Why is it Lagos up there and not Nigeria? Because Lagos almost qualifies as a country of its own right now.
Lured by the growth potential of African economies and our increasing interest in technology, many companies are fast expanding their employee base and branches in a market that was earlier viewed as a low-cost. But while most technology companies had earlier chosen South Africa as their African headquarters, many are expanding into fast-growing economies such as Kenya and Nigeria.
This piece was going to be titled “Is Kenya the new ICT hub for Africa”, but I think it will benefit from insight from everyone as to where the hub is.
Five years ago, South Africa was the undisputable ICT hub in Africa, the African headquarters for all foreign companies looking to expand to the continent.
Fast-forward five years. Nairobi, Kenya, has now matured into a globally-recognized hub for technology and innovation. Boosted by government support, interested investors, and low barriers to entry, young tech-savvy Kenyans have led the way for this evolution; taking risks, launching new products for the local market [e.g. M-Farm and iCow], while creating a pan-African presence with brands like Cellulant. This innovative energy that stemmed from “Silicon Savannah”, as Nairobi is known, captured the attention of governments, aid agencies, venture capitalists and Silicon Valley giants. Google executive chairman Eric Schmidt predicted that Nairobi could become the African tech leader. Google and other tech giants such as Cisco Systems, Intel, Nokia and Microsoft, have proven this faith by founding hubs and expanding their business operations in the city. The IBM lab, although Africa-focused, was built in Nairobi and its partnership with the Kenyan government is seen as a clear vote of confidence in the country’s ICT sector.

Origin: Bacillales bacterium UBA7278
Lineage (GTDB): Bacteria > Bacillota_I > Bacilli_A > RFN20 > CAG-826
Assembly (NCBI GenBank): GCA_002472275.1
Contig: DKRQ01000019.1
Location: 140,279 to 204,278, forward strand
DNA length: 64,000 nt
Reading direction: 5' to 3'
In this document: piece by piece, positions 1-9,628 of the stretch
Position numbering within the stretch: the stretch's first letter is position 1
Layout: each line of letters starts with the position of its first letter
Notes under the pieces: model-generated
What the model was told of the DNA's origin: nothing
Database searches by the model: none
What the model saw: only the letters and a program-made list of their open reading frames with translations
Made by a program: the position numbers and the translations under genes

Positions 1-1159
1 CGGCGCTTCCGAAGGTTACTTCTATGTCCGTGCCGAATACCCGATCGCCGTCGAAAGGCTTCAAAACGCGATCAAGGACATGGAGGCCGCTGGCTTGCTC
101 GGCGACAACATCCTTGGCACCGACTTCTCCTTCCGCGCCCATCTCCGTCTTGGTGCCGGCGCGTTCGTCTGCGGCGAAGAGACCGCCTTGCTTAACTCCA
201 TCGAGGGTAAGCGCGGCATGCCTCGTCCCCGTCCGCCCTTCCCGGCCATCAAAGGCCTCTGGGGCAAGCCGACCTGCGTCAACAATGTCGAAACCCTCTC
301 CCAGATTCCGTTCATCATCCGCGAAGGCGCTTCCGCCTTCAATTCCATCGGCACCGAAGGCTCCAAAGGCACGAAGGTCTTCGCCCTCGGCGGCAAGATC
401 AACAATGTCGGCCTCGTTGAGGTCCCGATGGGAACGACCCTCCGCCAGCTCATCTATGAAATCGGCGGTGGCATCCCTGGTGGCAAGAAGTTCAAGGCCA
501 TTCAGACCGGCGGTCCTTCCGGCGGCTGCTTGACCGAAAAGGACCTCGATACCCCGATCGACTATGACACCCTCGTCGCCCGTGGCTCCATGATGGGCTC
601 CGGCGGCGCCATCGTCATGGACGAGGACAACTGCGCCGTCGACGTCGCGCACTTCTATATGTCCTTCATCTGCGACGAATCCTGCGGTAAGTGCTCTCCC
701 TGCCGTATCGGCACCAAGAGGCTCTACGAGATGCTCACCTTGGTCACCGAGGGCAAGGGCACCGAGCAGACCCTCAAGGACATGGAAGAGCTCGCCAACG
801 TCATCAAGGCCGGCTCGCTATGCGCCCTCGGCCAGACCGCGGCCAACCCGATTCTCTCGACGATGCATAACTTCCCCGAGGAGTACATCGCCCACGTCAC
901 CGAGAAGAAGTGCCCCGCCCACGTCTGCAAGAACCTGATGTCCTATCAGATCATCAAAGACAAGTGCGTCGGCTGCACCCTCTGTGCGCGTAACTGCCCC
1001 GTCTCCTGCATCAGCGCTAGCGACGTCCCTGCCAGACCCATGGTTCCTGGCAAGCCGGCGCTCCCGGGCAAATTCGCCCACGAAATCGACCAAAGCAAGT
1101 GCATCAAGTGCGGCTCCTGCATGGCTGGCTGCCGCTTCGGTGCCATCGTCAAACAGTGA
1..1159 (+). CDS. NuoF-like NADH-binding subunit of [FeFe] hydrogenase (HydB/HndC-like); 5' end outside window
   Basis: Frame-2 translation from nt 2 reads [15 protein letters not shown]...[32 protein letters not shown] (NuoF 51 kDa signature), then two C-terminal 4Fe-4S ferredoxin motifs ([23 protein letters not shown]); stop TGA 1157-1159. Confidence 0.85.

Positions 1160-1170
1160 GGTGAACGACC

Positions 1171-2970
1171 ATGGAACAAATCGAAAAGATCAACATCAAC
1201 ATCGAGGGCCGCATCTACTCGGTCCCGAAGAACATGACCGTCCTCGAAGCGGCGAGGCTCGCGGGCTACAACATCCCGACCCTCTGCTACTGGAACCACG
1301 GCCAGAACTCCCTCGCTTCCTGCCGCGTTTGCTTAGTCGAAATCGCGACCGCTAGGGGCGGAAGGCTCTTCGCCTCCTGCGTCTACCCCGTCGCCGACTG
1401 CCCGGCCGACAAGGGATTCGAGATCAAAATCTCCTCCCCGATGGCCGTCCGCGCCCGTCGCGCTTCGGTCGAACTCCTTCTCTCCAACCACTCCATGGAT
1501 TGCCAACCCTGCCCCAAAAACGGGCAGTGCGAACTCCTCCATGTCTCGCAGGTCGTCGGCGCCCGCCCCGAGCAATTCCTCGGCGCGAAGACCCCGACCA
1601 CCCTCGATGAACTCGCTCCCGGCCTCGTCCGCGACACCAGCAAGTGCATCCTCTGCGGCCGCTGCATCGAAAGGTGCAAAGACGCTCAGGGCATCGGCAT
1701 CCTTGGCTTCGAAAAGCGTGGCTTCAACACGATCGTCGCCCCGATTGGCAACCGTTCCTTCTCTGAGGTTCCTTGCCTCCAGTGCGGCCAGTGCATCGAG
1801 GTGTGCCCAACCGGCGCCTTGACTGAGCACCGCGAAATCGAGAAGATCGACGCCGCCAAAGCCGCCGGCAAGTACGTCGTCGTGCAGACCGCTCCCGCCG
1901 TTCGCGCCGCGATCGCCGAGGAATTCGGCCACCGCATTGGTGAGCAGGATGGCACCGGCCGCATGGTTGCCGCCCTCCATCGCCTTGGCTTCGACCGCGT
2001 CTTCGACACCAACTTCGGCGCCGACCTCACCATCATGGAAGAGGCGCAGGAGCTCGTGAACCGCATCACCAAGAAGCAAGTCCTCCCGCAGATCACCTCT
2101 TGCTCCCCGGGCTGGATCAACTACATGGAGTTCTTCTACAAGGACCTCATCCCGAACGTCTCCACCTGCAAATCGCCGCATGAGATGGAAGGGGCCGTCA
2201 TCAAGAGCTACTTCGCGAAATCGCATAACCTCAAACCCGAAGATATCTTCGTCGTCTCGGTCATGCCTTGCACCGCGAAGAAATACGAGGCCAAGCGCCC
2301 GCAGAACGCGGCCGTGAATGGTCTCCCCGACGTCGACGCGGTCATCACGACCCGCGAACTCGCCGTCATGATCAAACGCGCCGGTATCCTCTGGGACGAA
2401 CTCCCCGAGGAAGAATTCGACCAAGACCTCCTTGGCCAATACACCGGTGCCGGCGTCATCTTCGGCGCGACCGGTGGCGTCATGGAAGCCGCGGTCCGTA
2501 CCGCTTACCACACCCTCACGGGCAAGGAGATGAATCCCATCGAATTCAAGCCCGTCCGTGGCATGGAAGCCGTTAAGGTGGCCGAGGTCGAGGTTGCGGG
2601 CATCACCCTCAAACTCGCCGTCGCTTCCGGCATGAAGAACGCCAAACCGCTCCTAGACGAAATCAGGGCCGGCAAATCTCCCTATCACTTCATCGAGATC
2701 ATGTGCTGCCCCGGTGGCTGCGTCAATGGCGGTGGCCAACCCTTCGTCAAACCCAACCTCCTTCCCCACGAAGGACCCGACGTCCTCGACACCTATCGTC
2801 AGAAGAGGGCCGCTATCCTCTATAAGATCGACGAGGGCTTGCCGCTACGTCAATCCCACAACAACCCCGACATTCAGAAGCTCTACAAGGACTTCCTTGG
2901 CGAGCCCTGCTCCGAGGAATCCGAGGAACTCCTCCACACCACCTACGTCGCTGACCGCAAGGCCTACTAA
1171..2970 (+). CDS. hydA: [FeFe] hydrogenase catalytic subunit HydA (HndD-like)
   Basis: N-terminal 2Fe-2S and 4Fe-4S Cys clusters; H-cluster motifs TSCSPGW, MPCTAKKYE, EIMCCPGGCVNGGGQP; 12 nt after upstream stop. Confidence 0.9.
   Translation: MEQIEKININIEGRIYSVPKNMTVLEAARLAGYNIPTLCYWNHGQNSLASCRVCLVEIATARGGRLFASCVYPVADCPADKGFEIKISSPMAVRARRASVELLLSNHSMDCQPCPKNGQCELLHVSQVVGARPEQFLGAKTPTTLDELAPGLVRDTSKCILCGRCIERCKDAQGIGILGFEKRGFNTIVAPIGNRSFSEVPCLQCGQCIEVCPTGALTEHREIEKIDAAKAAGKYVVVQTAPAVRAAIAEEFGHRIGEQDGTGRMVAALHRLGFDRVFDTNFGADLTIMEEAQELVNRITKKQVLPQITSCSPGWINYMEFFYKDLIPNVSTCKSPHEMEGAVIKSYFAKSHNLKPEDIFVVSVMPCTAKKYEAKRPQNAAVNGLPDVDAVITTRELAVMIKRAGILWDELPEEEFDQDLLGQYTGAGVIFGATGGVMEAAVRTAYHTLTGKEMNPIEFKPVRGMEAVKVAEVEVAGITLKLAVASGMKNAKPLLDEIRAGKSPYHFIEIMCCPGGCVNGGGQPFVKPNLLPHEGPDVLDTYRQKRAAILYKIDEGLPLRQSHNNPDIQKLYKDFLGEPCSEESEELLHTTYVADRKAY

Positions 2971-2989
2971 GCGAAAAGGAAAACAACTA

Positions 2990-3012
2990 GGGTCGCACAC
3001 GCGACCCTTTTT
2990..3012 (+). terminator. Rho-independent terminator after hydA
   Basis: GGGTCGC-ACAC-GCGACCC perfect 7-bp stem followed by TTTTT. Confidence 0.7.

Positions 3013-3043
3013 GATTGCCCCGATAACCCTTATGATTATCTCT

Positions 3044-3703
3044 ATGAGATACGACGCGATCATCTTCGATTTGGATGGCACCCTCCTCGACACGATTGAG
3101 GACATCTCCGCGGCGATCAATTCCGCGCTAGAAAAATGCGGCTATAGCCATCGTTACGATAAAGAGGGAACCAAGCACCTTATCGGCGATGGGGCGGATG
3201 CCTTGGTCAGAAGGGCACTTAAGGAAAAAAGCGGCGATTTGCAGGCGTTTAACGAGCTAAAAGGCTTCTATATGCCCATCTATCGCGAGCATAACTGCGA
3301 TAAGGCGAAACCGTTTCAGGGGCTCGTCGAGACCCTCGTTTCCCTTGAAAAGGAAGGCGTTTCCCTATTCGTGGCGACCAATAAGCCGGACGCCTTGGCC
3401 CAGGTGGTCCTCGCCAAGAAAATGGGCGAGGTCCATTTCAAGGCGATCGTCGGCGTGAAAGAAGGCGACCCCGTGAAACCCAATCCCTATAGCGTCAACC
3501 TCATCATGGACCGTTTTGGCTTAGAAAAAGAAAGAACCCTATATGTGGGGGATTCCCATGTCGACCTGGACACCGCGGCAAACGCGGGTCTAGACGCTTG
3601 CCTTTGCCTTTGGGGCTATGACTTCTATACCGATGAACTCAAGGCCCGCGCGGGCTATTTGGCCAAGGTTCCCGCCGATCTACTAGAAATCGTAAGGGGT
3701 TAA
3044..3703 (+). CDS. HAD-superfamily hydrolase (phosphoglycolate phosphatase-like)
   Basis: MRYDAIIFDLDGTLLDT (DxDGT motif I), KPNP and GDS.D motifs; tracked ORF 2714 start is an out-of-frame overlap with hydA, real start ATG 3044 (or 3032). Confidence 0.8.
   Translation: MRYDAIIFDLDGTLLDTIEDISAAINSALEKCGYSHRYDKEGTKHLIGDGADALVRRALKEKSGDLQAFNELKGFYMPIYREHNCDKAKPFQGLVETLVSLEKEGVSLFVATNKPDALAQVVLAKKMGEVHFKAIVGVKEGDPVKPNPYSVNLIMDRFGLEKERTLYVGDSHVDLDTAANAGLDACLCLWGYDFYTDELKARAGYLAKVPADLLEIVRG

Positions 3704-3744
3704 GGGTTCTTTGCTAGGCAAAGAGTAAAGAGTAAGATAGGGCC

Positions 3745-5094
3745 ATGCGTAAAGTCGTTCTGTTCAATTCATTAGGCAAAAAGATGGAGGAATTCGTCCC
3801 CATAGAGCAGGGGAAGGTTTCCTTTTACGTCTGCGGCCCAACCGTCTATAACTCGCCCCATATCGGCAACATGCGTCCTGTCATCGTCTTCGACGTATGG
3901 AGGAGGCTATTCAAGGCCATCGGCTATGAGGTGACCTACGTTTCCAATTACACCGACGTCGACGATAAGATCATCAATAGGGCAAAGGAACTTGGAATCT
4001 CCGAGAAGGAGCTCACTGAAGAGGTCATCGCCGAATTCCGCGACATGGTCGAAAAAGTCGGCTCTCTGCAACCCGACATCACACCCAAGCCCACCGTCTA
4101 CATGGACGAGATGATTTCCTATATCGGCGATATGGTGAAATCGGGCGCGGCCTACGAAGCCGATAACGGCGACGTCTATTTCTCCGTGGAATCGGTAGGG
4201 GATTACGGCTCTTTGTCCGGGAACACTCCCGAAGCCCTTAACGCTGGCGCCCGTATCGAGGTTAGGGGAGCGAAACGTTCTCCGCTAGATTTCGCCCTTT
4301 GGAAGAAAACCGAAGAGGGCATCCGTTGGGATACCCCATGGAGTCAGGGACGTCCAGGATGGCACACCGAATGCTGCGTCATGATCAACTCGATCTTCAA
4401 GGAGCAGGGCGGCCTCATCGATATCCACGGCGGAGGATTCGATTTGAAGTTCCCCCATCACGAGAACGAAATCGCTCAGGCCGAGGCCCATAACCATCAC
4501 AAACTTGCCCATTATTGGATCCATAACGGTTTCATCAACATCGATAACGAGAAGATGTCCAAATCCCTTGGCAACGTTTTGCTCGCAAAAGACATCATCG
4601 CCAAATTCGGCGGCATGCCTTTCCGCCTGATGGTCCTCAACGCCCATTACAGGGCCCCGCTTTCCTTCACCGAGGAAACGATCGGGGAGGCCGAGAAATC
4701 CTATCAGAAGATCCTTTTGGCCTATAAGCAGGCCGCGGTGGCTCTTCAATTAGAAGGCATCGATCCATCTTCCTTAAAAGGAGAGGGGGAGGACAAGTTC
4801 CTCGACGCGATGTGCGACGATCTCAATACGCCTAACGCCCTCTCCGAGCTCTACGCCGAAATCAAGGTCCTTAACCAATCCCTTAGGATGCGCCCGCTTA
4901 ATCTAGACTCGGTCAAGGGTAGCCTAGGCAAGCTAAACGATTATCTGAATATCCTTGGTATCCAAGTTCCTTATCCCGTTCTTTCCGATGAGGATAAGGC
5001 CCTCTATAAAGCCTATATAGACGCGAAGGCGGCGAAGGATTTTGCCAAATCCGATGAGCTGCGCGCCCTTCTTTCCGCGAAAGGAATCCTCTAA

But is Nairobi ready to take on South Africa, Africa’s most established tech center? Or has the Nairobi tech sector already superseded its South Africa counterpart.
Kenyan techies and ICT companies have earned global praise for their ability to get with the needs of the local market, but Kenyan tech blogger and founder of iHub, Erik Hersman, says the two markets are operating at different strengths.
“Both Kenya and South Africa have their advantages. To date, Kenya has had a better policy and legislative environment for tech startups, specifically around the banking and telecom sectors. What South Africa has is much better infrastructure and a more evolved investor and business side, this means a lot of the tech that comes out of the country tends to be internationally focused (over domestic), and that you’ll also find more B2B there than in Kenya.”
But in Tomi Davies’ and Kirsten Buch’s opinion, attention is suddenly shifting from those two competitors up there to Lagos. Lagos is now the focus of start-up and ICT attention in Africa with the arrival of AngelFairWestAfrica and the soon-to-be-launched 88Mph accelerator unit.
While Kenya may have had the first incubator space outside of South Africa and there is a constant stream of start-ups getting profiled from there, a Nigerian probably wrote the manual on self-promotion. It has been a struggle overcoming the stereotypical reputation that doing business in Nigeria and Lagos got, but dare I say, Nigeria is steadily climbing out of that hole.
Lagos is developing an ICT-themed start-up ecosystem that is drawing international investment and has seen the launching of several incubators [iROKO’s Spark, IDEA, Rocket’s space and CcHub] and with a market big enough to make certain kinds of online plays and an estimated 700,000-1,000,000 broadband consumers in the city, Lagos is in the running.
Kirsten Buch, founder of 88Mph, says of his company “The plan was always to cover Africa and you can’t really say you’ve got African coverage, if you’re not in Nigeria… Kenya has been destroyed by the impact of NGO funding. On the media side, it’s been well exposed and there’s a lot on the surface. Real substance, companies that are successful? There’s not a lot. The Kenyan business community have also become discouraged by that…The bigger, serious investors lean more towards Nigeria. It’s mostly about market size. You can scale something here.”
So there you have it. Different choices, for different reasons, for different people. We’d like to hear your opinion.